Behind the Plate


March 4, 2016

Photo credit: William Burgess

Jessica @cheesegrotto is an innovative cheese lover who is pushing the envelope of good cheese. Her beautiful wooden storage boxes, set to hit the market this year, are designed to preserve the life of a cheese while allowing for its natural aging process. And her Cheese Caramels (yes, that’s right) are out of this world.

In a few sentences, tell us about your business.
Cheese Grotto is a lifetime storage solution for naturally made cheeses. The product, slated to hit the market in the coming year, is complete with humidity, air flow, and temperature controls to keep your cheese fresher for longer. Like fine wine, cheese wedges and wheels become more complex with age, and the Cheese Grotto protects its integrity. While the product is in development I spend my time teaching the world of natural cheese, and throwing seasonal cheese events that are both educational and fun.

Favorite cheese pairing?
Cheese and chocolate is amazing. Also, nut brown ales and cheeses of all types are a winning combo. My favorite nut combination is the hazelnut—it has a natural richness and sweetness and isn’t too tannic for pairing.

Do you have a favorite food trick?
When I make cheese at home, such as ricotta, I save and freeze the whey for broth. It is amazing for braising and enriching a vegetarian lemongrass coconut curry.  It’s lightly buttery and tangy and chock-full of minerals and proteins. It’s also great as a baking substitute for milk.  You can learn more about this on my blog.

The storage boxes are beautiful. Besides their looks, why should I buy one?
The Cheese Grottoes are made of bamboo, glass, and clay, and use the benefits of these natural materials to promote even and healthy ripening of cheese. Compared to the other methods of storage available (plastic wrap, tupperware, and cheese paper) the Cheese Grotto extends the shelf life by three to four times.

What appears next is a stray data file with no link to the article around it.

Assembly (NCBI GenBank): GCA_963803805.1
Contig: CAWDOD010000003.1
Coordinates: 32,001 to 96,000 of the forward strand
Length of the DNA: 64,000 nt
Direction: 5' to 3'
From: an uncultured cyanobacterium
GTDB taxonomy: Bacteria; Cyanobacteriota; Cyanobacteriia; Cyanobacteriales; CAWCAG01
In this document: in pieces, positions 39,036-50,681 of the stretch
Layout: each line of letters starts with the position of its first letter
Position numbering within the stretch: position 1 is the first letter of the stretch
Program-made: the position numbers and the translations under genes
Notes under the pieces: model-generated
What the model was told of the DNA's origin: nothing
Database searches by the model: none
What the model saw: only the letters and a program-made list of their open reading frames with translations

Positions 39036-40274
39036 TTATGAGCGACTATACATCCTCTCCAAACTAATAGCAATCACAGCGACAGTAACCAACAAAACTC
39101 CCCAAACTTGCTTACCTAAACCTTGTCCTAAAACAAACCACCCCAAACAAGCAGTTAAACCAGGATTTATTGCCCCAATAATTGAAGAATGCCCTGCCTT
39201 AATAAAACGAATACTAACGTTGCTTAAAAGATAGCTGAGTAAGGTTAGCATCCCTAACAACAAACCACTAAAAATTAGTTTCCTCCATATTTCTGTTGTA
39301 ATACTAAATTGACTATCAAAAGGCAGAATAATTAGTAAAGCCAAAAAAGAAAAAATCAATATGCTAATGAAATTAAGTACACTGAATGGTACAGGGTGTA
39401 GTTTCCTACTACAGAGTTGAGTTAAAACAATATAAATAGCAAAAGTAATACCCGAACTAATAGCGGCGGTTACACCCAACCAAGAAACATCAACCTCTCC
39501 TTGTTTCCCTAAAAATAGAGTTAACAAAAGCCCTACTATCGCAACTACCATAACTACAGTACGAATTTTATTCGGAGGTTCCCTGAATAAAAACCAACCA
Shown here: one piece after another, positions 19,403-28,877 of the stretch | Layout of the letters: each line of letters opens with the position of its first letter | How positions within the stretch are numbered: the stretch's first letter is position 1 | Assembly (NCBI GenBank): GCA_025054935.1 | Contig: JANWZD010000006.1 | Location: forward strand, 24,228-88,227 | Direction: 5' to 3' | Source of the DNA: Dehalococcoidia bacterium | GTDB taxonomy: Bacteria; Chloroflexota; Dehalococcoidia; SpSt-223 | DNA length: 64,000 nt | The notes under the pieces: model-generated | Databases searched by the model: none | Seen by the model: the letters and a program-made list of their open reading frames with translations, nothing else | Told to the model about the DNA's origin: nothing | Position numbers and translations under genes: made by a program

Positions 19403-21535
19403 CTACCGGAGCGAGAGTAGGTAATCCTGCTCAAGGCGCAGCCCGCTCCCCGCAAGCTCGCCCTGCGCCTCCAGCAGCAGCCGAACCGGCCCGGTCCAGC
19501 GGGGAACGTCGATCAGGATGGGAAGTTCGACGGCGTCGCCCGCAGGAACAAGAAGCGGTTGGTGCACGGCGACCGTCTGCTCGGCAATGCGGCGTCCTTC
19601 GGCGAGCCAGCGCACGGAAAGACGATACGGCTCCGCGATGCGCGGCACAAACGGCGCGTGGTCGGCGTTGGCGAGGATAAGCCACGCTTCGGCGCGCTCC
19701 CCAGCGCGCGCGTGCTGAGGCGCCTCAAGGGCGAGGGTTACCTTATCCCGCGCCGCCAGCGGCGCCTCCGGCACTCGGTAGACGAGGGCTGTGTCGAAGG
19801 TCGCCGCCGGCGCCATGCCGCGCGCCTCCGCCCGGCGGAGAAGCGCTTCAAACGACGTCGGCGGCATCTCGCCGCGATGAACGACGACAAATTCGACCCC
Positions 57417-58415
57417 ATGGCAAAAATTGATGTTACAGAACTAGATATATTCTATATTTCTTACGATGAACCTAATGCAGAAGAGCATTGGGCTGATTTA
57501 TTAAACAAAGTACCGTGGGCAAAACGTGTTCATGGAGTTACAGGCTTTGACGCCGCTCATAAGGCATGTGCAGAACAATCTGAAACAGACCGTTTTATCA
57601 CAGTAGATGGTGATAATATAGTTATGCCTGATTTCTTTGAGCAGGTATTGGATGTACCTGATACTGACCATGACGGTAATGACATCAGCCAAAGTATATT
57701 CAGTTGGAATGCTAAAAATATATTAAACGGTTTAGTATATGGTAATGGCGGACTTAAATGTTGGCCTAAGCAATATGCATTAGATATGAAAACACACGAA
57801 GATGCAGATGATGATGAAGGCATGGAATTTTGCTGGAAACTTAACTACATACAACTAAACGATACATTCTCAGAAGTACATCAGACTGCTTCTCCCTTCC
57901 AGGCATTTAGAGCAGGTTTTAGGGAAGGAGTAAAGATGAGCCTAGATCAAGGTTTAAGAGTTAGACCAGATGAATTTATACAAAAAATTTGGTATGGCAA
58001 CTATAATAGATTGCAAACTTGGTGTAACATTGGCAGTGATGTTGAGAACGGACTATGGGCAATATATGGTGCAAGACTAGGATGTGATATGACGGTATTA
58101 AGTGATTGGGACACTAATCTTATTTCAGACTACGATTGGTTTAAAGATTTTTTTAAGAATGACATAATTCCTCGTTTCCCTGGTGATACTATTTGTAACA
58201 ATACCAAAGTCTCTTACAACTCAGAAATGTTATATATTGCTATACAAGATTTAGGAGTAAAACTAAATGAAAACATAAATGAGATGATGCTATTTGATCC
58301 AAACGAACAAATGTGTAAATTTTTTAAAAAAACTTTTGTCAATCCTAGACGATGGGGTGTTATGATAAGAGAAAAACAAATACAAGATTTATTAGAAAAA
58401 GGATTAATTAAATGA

How do you define good food?
Good food is defined by its process. This process can be from the farm to the table and everything in between. I often think of good food as a meditation: in the home kitchen, in commercial kitchens, and with the land. It is based off of values and relationships. In this way, good food is a great tool for promoting democratic processes in the agricultural, organizational, and social spheres. Take cheese, for example. I am a supporter of naturally made cheese because it considers the land, the working dairy animals, and the quality of the milk.

Food issues have not quite made it into the Presidential campaigns. If you could ask the future President to consider a food issue that needs to be addressed, what would it be?
What concerns me the most is farm workers’ rights and agricultural practices. Limited water resources are a present day reality in California. We have to change our practices and not let a few large food corporations and buyers determine the method and quality of our farming. They control the whole industry and subject farm workers and owners to endless cycles of debt and dependence. The framework that exists does not take into consideration resource depletion.

What’s one of your first (and most memorable) interactions with food?
I would say that my deep love of food and all of its processes came later in life, as therapy and as relationship building. When I started working at Cowgirl Creamery in the San Francisco Ferry Building at the age of 19, I tasted many cheeses that transformed and blossomed my palate, leading me to an appreciation of the subtle differences between one handmade batch of cheese to another. I was also submerged in an amazing hub of food makers and shakers with whom I could share my discoveries.

Tell us about something you’re working on right now.